Now that the holidays are over, the humdrum of winter is slowly setting in. For many, this time of year is affected by a seasonal mood disorder for Seasonal Affective Disorder, which is a kind of depression that waxes when the days become shorter and wanes as they grow longer.
Yoga has numerous health benefits with one of the most important being the ability to center your mood and find balance in your emotions and mental state. If you feel the heaviness of winter coming on, add a few uplifting and heart-opening yoga postures to your daily routine. The following asanas (postures) focus on breathing vital prana into our heart in order to lift our spirits and energize the flow of energy that circulates in and out of our body’s center.
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It’s that time of the year again. The days are getting shorter. The nights are getting colder. In Indiana, we have seen a few snow flurries, and I am dreading the graying of the sky for the winter. In response, we tend to sleep more, crave carbohydrates, and experience less energy. Although not an official DSM-IV TR diagnosis, Seasonal Affective Disorder (SAD, or seasonal depression) has been popularly accepted by lay persons, practitioners, and researchers alike.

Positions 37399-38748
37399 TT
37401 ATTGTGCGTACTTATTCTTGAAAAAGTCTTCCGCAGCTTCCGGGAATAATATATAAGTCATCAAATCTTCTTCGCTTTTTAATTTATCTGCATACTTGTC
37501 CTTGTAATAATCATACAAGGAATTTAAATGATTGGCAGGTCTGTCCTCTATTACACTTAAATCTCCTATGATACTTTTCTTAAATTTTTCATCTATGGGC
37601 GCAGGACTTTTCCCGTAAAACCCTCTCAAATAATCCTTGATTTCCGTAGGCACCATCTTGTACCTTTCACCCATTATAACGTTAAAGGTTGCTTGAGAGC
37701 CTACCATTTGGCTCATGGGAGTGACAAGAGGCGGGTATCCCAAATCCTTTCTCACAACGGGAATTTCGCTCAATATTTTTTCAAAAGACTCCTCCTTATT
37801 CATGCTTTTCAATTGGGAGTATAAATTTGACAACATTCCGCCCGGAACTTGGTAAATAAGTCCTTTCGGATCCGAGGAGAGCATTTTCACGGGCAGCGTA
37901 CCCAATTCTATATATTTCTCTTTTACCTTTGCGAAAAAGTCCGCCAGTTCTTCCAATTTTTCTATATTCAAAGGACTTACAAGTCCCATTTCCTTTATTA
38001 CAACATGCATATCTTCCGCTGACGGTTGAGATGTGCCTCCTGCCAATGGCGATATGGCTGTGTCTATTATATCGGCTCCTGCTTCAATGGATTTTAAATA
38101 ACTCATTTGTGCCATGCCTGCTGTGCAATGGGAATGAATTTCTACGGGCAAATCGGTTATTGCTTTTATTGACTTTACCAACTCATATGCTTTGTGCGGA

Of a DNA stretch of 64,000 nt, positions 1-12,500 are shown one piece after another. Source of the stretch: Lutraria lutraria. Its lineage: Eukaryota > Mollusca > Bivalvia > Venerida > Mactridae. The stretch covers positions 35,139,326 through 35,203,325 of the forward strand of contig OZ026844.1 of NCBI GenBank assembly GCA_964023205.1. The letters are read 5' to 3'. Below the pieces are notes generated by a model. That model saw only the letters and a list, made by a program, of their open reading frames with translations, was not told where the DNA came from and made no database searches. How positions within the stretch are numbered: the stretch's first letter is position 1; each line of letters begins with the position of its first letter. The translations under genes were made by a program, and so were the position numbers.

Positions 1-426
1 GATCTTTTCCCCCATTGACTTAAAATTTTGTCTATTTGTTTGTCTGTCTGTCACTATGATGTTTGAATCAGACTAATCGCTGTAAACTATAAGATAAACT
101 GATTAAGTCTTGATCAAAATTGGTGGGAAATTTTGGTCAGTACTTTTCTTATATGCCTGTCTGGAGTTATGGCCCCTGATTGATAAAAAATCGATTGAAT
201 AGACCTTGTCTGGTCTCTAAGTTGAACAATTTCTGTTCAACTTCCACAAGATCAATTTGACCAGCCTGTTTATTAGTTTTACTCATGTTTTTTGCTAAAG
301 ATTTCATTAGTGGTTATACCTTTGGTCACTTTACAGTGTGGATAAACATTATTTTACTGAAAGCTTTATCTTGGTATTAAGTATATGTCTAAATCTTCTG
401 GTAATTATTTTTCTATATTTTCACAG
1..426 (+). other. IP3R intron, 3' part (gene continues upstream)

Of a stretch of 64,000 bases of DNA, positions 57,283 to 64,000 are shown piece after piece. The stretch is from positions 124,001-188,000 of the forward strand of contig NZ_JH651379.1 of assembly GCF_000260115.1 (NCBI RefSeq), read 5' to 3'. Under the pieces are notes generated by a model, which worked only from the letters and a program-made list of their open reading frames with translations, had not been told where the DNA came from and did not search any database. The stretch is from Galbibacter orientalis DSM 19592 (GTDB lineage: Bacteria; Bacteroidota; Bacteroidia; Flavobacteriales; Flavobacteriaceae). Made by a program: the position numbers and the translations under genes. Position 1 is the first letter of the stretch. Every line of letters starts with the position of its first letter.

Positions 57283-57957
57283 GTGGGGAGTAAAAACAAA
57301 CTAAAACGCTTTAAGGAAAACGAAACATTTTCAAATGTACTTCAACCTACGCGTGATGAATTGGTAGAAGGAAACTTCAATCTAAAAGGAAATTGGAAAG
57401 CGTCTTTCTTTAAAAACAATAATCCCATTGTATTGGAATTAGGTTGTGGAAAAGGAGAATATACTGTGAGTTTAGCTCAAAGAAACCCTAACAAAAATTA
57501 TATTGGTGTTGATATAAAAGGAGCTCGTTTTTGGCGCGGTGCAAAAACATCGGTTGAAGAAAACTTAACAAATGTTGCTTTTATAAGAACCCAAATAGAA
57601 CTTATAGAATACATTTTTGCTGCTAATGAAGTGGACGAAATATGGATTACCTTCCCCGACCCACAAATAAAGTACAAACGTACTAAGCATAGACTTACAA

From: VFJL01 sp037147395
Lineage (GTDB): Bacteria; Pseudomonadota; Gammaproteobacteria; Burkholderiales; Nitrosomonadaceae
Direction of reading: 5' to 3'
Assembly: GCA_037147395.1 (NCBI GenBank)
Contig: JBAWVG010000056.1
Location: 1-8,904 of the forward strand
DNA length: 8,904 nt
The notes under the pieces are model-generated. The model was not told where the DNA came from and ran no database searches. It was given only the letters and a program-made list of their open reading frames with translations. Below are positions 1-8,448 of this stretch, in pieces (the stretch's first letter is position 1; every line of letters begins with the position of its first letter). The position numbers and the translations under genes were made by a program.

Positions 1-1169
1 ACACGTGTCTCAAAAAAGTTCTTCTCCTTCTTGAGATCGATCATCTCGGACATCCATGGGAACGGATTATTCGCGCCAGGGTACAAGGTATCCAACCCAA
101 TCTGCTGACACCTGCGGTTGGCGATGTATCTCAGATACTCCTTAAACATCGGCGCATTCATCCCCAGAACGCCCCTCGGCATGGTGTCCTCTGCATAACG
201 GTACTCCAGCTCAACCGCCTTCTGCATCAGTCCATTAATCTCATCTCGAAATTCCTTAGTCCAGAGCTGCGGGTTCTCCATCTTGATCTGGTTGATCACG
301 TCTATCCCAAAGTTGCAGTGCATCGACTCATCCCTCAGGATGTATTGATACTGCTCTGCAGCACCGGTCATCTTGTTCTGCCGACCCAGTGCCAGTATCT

Our natural response to the seasonal changes only becomes a disorder when the distress is in excess of what would be expected from the stressor (seasonal change) and/or when it interferes with functioning in more than one key life area. If you are late to work every day and fighting more with your significant other, your response may be severe enough to be considered a disorder. Regardless of the extent to which the seasonal change effects you, there are several things you can do to fight the winter blues.
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